If anyone has helpful ideas about how to be with smoking family members and not feel down or dejected, I am all ears. 
Thank you -everyone - for such helpful information here. 
Lisa (Mandevilla is a flower)
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Joined: 13 Nov 2008, 14:04

16 Jan 2011, 15:14 #42

The Palmolive Bottle Demonstration
Another slant on how to watch people smoke
Negative support from others
[font=ARIAL, GEORGIA, 'TIMES NEW ROMAN', TIMES, SERIF]Thoughts that seem worse than the first days urges[/font]
[font=ARIAL, GEORGIA, 'TIMES NEW ROMAN', TIMES, SERIF]"You said it would get better. It's just as bad as the day I quit smoking!"[/font]
[font=ARIAL, GEORGIA, 'TIMES NEW ROMAN', TIMES, SERIF][font=ARIAL, GEORGIA, 'TIMES NEW ROMAN', TIMES, SERIF]Fixating on a cigarette.[/font]
[font=ARIAL, GEORGIA, 'TIMES NEW ROMAN', TIMES, SERIF]I want one...[/font]
[font=ARIAL, GEORGIA, 'TIMES NEW ROMAN', TIMES, SERIF]"Just think about something else."[/font]
[/font]

[font=GEORGIA, 'TIMES NEW ROMAN', TIMES, SERIF][font=ARIAL, GEORGIA, 'TIMES NEW ROMAN', TIMES, SERIF]The Urge Hits![/font][/font]
[font=GEORGIA, 'TIMES NEW ROMAN', TIMES, SERIF][font=ARIAL, GEORGIA, 'TIMES NEW ROMAN', TIMES, SERIF]Why am I still having "urges?"[/font][/font]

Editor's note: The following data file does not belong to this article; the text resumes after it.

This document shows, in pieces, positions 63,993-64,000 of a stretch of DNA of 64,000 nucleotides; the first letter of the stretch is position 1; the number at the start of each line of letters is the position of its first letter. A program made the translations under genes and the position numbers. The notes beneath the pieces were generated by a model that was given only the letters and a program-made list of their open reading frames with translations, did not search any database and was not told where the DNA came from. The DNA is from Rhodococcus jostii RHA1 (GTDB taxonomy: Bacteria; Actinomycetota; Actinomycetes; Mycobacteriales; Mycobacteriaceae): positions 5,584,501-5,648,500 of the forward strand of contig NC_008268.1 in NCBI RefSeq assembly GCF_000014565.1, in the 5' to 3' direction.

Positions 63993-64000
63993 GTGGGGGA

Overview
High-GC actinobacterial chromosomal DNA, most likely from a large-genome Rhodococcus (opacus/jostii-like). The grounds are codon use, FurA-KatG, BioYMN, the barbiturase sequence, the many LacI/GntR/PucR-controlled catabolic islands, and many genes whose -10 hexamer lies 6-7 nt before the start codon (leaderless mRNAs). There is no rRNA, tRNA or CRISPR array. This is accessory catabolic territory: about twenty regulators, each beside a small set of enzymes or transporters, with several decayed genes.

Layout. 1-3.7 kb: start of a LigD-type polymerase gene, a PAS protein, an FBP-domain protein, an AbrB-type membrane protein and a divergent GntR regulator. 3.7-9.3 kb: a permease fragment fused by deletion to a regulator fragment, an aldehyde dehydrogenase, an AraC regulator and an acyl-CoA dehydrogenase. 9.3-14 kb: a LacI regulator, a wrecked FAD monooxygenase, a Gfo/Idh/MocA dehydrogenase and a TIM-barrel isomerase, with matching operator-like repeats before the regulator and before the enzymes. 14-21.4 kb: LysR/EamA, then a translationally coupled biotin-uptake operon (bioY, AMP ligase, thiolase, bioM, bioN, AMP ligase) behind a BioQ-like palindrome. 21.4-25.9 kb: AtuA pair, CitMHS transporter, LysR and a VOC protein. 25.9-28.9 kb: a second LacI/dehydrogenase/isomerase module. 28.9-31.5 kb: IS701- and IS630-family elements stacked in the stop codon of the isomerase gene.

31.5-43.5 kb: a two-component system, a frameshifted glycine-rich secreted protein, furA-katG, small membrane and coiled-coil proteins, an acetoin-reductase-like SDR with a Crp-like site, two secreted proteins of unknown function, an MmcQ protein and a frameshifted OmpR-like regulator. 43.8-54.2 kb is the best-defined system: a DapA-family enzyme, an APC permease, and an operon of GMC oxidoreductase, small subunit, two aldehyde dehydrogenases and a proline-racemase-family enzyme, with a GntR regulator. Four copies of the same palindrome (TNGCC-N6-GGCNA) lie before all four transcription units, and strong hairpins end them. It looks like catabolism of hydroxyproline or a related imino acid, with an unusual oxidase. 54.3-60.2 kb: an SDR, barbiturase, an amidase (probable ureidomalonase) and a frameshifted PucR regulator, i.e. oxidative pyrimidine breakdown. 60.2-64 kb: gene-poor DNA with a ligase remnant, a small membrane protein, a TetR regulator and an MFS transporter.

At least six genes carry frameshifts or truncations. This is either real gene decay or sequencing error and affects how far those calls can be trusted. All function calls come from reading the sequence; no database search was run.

[font=GEORGIA, 'TIMES NEW ROMAN', TIMES, SERIF][font=ARIAL, GEORGIA, 'TIMES NEW ROMAN', TIMES, SERIF][/font][size=100][font=ARIAL, GEORGIA, ... g Triggers[/font][/font][/size]
[font=GEORGIA, 'TIMES NEW ROMAN', TIMES, SERIF][font=ARIAL, GEORGIA, 'TIMES NEW ROMAN', TIMES, SERIF][/font][size=100][font=ARIAL, GEORGIA, ... g Triggers[/font][/font][/size]

[font=GEORGIA, 'TIMES NEW ROMAN', TIMES, SERIF]My Cigarette, My Friend[/font]
[font=GEORGIA, 'TIMES NEW ROMAN', TIMES, SERIF]Quitting can be a very lonely experience[/font]
[font=GEORGIA, 'TIMES NEW ROMAN', TIMES, SERIF]Emotional Loss Experienced from Quitting Smoking
"Boy, do I miss smoking!"
[/font]
Last edited by Joel Spitzer on 16 Jan 2011, 15:16, edited 1 time in total.
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Joined: 05 Jan 2011, 00:09

16 Jan 2011, 15:53 #43

Thank you so very, very much.
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Joined: 02 Dec 2009, 01:52

18 Jan 2011, 18:45 #44

I love flowers. I'll have to research that one.

Mandevilla; you have truely conquered another trigger moment in your quit. I DOES get better. You have lost nothing; and gained back your life!

I too, felt a great loss, in the beginning. I cried many times. I really never thought i would be happy without my nicotine.